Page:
Counting down to the Number 1 Song Of All Time! On screen is the latest song added to the Top 1000.
This is a "Work in Progress" so be patient.. please! (Ok.. Moan, what the hell)
Sunday, December 10, 2006
Number 696 - Marianne Faithfull
Number 696 Marianne Faithfull "Ballad Of Lucy Jordan" (1979)
I always imagined Marianne Faithfull must have smoked 30 packet of fags before she recorded this song! I use to own a T shirt in me teen years with her image on it, it was my favourite shirt, unfortunately it ended up with more holes than actual cotton. (Go on, you can work it out)
Few stars of the '60s have reinvented themselves as successfully as Marianne Faithfull. Coaxed into a singing career by Rolling Stones manager Andrew Loog Oldham in 1964, she had a big hit in both Britain and the U.S. with her debut single, the Jagger/Richards composition "As Tears Go By" (which prefaced the Stones' own version by a full year). Considerably more successful in her native land than the States, she had a series of hits in the mid-'60s that set her high, fragile voice against delicate orchestral pop arrangements: "Summer Night," "This Little Bird," and Jackie De Shannon's "Come and Stay with Me." Not a songwriter at the outset of her career, she owes more of her fame as a '60s icon to her extraordinary beauty and her long-running romance withMick Jagger, although she offered a taste of things to come with her compelling 1969 single "Sister Morphine," which she co-wrote (and which the Stones released themselves onSticky Fingers later).
In the '70s, Faithfull split up with Jagger, developed a serious drug habit, and recorded rarely, with generally dismal results. This occurred until late 1979, when she pulled off an astonishing comeback with Broken English. Displaying a croaking, cutting voice that had lowered a good octave since the mid-'60s, Faithfull had also begun to write much of her own material, and addressed sex and despair with wrenching realism.
Afterallowing herself to be framed as a demure chanteuse by songwriters and arrangers throughout most of her career, Faithfull had found her own voice, and suddenly sounded more relevant and contemporary than most of the stars she had rubbed shoulders with in the '60s. Faithfull's recordings in the '80s and '90s were sporadic and erratic, but generally quite interesting; Strange Weather, a HalWillner-produced 1987 collection of standards and contemporary compositions that spanned several decades for its sources, was her greatest triumph of the decade. In 1994, she published her self-titled autobiography; the biography -As Tears Go By by Mark Hodkinsonis an objective and thorough account of her life and times.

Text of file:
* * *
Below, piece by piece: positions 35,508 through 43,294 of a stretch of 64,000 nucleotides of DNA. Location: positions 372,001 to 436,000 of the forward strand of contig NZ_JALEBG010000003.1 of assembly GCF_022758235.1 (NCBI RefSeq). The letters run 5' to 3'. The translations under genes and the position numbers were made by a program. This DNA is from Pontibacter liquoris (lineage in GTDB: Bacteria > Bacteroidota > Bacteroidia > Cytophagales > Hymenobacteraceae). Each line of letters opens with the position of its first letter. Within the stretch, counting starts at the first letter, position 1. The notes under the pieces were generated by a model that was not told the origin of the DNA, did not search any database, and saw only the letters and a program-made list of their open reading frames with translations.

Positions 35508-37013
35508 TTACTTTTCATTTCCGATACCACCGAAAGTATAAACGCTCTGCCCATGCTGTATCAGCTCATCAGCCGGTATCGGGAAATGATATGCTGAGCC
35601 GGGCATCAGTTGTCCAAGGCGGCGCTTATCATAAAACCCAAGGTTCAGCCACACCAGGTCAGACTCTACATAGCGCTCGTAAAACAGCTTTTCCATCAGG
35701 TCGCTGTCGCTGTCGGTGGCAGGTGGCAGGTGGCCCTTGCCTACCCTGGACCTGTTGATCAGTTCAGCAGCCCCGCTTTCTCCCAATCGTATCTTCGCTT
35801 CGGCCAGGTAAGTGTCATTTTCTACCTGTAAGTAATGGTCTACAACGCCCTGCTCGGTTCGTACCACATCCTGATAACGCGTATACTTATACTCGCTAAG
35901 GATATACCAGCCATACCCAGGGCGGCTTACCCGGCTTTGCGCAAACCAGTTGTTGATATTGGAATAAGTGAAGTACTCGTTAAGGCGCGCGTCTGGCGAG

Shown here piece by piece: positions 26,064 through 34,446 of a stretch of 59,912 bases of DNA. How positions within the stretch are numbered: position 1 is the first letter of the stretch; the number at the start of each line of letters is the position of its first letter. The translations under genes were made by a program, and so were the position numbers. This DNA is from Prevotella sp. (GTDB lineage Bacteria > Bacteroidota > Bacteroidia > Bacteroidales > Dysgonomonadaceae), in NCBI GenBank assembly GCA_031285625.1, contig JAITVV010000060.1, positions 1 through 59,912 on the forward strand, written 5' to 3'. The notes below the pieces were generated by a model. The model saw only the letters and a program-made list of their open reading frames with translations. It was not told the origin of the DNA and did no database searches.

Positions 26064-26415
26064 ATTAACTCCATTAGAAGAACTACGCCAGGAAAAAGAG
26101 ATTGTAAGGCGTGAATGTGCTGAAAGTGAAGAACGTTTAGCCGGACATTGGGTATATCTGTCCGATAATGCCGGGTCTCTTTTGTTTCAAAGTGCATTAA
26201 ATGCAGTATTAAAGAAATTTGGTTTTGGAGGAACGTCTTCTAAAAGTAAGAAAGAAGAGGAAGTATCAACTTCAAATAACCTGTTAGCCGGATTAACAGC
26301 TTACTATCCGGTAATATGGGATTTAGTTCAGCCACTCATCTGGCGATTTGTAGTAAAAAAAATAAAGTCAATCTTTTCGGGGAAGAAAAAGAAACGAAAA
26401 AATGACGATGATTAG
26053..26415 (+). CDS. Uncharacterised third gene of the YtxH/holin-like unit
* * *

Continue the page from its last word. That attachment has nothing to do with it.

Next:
Faithfullreturned to recording in 2002 with Kissin' Time, an eclectic collection of songwriting collaborations with Beck, DamonAlbarn, Billy Corgan, Jon Brion, and Jarvis Cocker among others. In 2004, Before the Poison was released in the U.K., making its entrance into the U.S. market in early 2005. This album continued in the vein of its predecessor, with songwriting and production contributions from PJ Harvey, Nick Cave & the Bad Seeds, Brion, and Albarn, but with far more consistent results.~ [Richie Unterberger & Thom Jurek]
What does Rolling Stone think of Marianne Faithfull?
I may have made Broken English sound like some sort of accident: a surprisingly listenable case study of a hapless neurotic. That's not what it is at all. It is a perfectly intentional, controlled, unique statement about fury, defeat and rancor: the other side of Christine McVie's lovely out-of-reach romances. It isn't anything we've heard before, from anyone. As far as Faithfull goes, there's a guttiness here, a sense of craft and a disruptive intelligence that nothing in her old records remotely suggested. Broken English is a kind of triumph: fifteen years after making her first single, Marianne Faithfull has made her first real album. (RS 309)
Welcome to "The Definitive 1000 Songs of All Time 1955 to 2005" & the Mellow Mix Volumes.This site is merely to question Rolling Stone Magazine's Top 500 Songs. Everyone has songs they
like and everyone has dislikes. Remember music is like clothing.. there are many styles,
so why on earth would all people want to wear jockey "Y" fronts???
Oh, & don't forget to RATE the songs. Ta